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The Evolution of Guest Networking

As I’ve described in my previous blogs and documents, the first capability deployed by Cisco IT for Identity Services Engine (ISE) is guest networking. Guest networking replaced an older existing solution, referred to internally as NextGen Guest Networking (NGGN). NGGN relied on about 12 servers globally and had a large access control list (ACL) to manage. Deploying guest networking on ISE is a logical first choice for three reasons: 

  • Guest access is a simple, context-aware network access capability that nearly all companies require.
  • Deploying this service is fairly simple as both an infrastructure and policy in ISE.
  • As part of the goal of Posture Enforcement in ISE deployment, enabling Guest services is a critical piece to allow devices that fail posture enforcement access to some level of connectivity.

This last bullet, an outlet for non-compliant devices, is part of the evolution of guest networking. Both Cisco IT and customers are grappling with this issue and it is one that is brought up during Cisco on Cisco engagements.

How Cisco IT approaches the deployment of capabilities with regards to ISE is a great starting point. First, Guest Networking (internally, we call this ‘Internet Only Networking’ or ‘ION’ for short). Then, 802.1X Monitor Mode and Profiling. These help us understand what’s on the network and for those that fail authentication in Monitor Mode, the ability to look at remediation. 802.1X Authenticated mode, quickly followed by Posture Assessment, is then followed up with Posture Enforcement. Posture Enforcement for Cisco IT will involve leveraging the Device Management (DM) engines for various platforms (Android, iOS, Mac, Windows, Linux) to validate if the devices are compliant or not, then communicate with ISE on allowing them access based on that outcome.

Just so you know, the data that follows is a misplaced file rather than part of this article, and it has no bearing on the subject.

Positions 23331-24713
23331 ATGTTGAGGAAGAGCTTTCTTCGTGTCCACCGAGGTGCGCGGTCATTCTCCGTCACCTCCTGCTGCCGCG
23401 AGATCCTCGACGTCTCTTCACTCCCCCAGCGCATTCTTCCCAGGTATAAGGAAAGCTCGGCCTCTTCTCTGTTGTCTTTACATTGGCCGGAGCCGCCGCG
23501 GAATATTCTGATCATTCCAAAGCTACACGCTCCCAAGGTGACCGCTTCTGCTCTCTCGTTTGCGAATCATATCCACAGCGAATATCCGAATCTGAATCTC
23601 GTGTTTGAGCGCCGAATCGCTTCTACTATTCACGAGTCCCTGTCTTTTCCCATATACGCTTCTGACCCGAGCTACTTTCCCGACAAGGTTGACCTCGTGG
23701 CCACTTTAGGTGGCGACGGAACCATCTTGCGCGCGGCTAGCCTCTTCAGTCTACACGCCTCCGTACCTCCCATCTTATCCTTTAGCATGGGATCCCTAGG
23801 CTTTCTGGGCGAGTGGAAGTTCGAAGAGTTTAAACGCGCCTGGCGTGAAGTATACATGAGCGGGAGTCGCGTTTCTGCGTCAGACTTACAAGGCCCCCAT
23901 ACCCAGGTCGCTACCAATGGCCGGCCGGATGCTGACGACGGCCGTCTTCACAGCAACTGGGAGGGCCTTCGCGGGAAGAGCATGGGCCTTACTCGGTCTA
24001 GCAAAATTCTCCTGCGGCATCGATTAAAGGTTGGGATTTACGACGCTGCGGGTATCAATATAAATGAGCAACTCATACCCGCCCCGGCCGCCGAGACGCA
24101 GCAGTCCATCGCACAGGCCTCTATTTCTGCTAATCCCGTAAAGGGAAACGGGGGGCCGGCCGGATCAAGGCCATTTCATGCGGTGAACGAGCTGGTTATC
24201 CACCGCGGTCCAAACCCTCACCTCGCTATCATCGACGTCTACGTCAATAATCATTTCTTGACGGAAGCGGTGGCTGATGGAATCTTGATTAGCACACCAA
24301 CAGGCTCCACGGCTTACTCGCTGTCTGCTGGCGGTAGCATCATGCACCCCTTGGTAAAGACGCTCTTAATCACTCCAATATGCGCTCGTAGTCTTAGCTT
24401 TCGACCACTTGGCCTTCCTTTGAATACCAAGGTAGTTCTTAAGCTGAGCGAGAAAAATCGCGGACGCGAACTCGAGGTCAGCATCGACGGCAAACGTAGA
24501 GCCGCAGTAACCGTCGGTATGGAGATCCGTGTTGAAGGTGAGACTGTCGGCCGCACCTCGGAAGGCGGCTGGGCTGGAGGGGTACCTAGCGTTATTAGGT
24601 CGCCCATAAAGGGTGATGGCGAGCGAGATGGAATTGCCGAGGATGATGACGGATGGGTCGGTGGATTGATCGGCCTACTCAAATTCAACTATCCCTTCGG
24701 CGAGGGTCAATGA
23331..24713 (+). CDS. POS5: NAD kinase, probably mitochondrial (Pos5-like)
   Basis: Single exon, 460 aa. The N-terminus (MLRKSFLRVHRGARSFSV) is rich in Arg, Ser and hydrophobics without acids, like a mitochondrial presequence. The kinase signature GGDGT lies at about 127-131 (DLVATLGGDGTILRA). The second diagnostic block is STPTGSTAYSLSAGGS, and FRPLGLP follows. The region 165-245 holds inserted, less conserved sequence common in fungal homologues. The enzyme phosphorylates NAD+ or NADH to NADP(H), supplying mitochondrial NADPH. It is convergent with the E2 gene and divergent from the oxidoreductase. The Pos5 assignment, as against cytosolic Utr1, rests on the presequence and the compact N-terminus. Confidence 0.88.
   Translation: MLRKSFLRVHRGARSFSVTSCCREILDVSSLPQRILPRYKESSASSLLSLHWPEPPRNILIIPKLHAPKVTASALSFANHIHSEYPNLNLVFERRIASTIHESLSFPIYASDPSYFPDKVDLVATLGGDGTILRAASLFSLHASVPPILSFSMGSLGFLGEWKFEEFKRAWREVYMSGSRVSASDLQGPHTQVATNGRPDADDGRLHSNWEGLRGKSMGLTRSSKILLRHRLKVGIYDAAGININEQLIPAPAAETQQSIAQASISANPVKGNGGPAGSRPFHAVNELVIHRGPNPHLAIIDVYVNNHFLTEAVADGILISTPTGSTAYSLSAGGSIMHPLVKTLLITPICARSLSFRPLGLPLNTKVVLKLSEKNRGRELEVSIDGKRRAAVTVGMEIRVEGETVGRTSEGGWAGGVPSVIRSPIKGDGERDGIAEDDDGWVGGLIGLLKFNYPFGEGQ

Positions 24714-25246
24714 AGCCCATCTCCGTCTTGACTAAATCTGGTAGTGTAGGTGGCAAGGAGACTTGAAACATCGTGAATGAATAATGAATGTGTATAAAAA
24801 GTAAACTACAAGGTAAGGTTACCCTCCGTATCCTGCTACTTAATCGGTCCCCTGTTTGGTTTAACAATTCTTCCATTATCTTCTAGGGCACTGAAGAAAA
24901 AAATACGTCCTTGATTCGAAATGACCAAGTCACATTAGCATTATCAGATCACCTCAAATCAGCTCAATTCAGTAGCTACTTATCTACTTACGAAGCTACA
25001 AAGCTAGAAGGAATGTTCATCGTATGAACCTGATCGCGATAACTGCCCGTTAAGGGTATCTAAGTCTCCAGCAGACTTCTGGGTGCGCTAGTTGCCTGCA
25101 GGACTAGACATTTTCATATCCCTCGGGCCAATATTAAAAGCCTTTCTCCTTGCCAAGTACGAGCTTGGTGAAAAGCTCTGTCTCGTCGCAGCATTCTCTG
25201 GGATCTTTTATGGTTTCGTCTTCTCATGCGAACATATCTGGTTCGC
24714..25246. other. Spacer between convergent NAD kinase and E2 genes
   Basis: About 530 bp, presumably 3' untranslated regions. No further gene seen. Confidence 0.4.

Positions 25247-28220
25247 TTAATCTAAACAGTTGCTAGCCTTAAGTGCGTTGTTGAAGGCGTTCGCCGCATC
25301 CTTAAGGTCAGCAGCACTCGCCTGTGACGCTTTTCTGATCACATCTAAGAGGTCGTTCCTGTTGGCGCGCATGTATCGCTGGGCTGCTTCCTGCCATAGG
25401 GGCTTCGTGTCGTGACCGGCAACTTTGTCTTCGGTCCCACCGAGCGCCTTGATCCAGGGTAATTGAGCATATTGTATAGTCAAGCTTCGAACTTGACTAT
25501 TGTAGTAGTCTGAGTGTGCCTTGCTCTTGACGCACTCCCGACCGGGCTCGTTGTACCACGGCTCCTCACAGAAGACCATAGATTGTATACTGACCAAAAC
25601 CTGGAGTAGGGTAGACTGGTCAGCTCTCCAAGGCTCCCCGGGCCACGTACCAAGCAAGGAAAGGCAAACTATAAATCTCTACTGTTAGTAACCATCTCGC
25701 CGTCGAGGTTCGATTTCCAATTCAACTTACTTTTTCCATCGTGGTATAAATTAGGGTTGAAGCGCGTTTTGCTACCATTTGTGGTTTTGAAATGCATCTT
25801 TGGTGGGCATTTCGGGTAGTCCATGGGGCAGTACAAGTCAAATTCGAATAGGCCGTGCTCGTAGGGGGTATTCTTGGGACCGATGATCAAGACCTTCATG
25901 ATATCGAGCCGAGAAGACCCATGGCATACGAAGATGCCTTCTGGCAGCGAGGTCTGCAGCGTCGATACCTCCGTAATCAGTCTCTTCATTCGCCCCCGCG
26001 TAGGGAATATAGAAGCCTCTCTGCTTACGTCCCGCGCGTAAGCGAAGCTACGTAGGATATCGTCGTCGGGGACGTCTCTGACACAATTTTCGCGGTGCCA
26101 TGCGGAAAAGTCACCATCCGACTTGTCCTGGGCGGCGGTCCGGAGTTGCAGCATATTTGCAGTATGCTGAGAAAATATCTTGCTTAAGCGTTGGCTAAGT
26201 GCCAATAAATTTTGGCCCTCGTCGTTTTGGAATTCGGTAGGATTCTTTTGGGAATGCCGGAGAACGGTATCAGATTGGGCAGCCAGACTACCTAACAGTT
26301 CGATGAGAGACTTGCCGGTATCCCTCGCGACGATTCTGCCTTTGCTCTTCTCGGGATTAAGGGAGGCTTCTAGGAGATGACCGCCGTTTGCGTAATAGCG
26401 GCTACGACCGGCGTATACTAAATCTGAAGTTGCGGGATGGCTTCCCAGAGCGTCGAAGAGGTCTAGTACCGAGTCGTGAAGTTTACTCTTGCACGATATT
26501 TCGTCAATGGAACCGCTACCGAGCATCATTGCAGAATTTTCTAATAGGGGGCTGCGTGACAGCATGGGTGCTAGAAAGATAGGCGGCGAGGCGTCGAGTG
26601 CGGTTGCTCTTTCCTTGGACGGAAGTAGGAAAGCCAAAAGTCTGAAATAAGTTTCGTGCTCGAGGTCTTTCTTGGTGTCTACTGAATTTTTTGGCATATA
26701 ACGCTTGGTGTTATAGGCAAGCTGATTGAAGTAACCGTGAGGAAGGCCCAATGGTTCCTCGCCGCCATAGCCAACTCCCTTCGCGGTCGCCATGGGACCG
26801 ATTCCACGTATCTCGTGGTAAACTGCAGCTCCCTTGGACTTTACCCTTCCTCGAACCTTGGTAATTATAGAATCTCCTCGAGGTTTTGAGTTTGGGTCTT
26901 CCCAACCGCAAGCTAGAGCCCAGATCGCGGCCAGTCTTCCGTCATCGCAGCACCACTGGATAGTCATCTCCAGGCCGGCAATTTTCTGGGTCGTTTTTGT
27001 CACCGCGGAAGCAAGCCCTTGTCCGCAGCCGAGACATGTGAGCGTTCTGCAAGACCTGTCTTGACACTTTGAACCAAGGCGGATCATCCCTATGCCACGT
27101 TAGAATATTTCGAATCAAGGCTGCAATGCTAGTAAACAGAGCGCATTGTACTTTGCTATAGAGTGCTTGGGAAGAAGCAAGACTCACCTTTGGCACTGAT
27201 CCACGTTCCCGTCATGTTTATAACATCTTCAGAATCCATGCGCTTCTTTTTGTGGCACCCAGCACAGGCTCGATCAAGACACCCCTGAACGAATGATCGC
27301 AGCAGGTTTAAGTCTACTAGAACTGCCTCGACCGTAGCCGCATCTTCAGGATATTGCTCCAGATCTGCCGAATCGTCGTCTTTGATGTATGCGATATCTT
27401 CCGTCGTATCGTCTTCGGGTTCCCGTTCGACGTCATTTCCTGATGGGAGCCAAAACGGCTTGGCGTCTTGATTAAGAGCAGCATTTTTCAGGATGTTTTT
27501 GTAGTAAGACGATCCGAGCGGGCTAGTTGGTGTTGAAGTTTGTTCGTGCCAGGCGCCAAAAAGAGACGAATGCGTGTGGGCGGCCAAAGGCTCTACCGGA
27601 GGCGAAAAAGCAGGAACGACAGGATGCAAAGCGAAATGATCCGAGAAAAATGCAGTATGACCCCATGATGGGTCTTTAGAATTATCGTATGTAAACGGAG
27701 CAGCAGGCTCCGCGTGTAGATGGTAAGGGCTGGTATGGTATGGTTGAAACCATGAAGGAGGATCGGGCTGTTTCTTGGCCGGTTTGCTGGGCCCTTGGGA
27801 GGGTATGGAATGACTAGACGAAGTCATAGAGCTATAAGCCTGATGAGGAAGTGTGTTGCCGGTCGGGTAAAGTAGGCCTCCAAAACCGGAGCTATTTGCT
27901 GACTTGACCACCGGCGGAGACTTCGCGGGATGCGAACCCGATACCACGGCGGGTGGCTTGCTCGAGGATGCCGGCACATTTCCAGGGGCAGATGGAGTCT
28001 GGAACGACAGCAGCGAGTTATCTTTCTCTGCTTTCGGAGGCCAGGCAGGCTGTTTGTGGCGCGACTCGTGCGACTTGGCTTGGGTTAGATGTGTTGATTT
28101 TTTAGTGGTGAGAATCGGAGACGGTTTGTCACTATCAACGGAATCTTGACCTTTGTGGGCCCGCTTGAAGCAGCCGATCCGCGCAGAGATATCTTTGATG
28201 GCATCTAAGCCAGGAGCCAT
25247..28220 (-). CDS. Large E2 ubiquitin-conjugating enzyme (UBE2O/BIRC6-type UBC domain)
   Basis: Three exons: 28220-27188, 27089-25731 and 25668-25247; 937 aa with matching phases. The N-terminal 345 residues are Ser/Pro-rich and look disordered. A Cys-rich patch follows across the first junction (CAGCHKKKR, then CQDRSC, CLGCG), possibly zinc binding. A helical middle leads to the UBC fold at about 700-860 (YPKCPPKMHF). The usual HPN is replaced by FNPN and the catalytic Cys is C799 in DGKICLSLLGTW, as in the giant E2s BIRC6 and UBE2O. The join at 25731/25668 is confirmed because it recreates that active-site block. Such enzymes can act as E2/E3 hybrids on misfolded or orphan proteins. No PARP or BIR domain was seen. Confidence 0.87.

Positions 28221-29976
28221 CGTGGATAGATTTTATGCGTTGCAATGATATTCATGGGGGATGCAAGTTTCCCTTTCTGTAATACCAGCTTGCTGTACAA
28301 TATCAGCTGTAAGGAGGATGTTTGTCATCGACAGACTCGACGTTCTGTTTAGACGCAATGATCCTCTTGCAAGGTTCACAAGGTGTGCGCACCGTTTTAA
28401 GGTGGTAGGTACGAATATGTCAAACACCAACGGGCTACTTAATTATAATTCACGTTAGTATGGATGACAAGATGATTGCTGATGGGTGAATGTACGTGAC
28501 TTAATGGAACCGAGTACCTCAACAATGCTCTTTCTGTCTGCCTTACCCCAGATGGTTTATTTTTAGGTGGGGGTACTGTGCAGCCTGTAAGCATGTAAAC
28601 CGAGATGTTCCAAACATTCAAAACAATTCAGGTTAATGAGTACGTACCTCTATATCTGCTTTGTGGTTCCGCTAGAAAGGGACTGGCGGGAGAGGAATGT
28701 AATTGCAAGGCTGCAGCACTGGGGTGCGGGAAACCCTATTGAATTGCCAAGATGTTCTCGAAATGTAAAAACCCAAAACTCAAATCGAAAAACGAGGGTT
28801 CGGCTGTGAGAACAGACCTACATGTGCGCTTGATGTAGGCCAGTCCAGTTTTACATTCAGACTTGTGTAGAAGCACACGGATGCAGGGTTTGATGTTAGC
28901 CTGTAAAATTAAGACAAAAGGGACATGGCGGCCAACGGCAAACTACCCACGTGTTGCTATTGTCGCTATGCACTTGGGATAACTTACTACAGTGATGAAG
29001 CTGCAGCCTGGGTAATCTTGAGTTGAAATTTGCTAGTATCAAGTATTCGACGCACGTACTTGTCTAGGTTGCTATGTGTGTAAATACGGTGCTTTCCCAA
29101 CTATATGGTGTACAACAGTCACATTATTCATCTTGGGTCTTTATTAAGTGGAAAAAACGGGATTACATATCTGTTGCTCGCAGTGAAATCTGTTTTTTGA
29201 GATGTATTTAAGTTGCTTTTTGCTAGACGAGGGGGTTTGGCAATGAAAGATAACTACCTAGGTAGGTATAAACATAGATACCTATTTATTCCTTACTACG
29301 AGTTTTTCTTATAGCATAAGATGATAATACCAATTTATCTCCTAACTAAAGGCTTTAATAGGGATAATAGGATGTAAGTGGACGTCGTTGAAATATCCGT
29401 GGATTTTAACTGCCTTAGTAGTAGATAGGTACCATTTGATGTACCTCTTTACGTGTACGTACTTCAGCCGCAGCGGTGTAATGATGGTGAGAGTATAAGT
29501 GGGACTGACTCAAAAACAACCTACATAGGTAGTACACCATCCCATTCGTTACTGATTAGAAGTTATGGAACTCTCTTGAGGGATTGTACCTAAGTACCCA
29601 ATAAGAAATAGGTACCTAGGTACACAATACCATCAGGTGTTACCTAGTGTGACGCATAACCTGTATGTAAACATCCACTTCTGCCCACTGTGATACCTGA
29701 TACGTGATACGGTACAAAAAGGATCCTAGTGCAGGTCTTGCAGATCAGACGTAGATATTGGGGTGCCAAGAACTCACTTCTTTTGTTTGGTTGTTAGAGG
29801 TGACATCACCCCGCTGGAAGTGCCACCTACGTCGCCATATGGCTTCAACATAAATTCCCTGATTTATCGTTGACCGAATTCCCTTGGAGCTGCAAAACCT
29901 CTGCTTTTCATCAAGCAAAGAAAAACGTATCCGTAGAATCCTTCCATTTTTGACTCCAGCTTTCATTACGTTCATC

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Figure 1: ION versus Corporate Network Services Offered

Logically, the next question in this enforcement mode is “What do you do with devices that are either not compliant, never will be compliant, or the user chooses to not make compliant?” In recent months, Cisco IT architects, design engineers, technical leadership, user experience, and others have been discussing how to shape what is now called Guest networking but is rapidly becoming a “Default” network. This term Default isn’t entirely elegant or descriptive but it is as close a description as can be done in a single word. By Default, the organization is describing what will be the medium of access for a majority of devices that are non-compliant (whether by design, choice, or need). This could include a large number of devices that fall into our Internet of Everything (IoE) universe of devices.

This evolution of Guest into the default access medium then becomes more than the name ION implies as well. For instance, when a user gets a new laptop from Cisco IT (this is a future what-if assuming Posture Enforcement is strictly enabled) that is now out of compliance for a version of anti-virus software (it sat in the box for a while before the client opened it or it was shipped, for example). When the user tries to access the corporate wireless network, ISE checks and finds that the laptop is not compliant (according to the DM solution for laptops). Then, the user is directed to connect to ION, this default network, which has services and/or ports open that will allow it to get within compliance and then reconnect back to corporate networking. Another scenario being discussed is the user-owned tablet device that they don’t want to be compliant. It could be any number of reasons, but the owner of the tablet doesn’t want the encryption, anti-virus solution or pin code requirements enforced by the DM solution. Again, the user would then connect to ION and in this case, stay connected to ION as long as they want internet access. Further, the user may still do some work on the ION network by allowing the user to have access to print services on ION, web mail, or location-based services. Perhaps we have to allow VPN services via AnyConnect back to the network (however we will ultimately be enforcing the same Posture Enforcement via AnyConnect clients as well).

It is envisaged that at some point, with the growth of IoE, smart phone, tablets, and other devices that are going to be non-compliant (either by design, choice or need) could be larger in endpoint count than is on the corporate network. This has all kinds of implications for services offered, user experience and expectations, and design that Cisco IT will continue to evolve.

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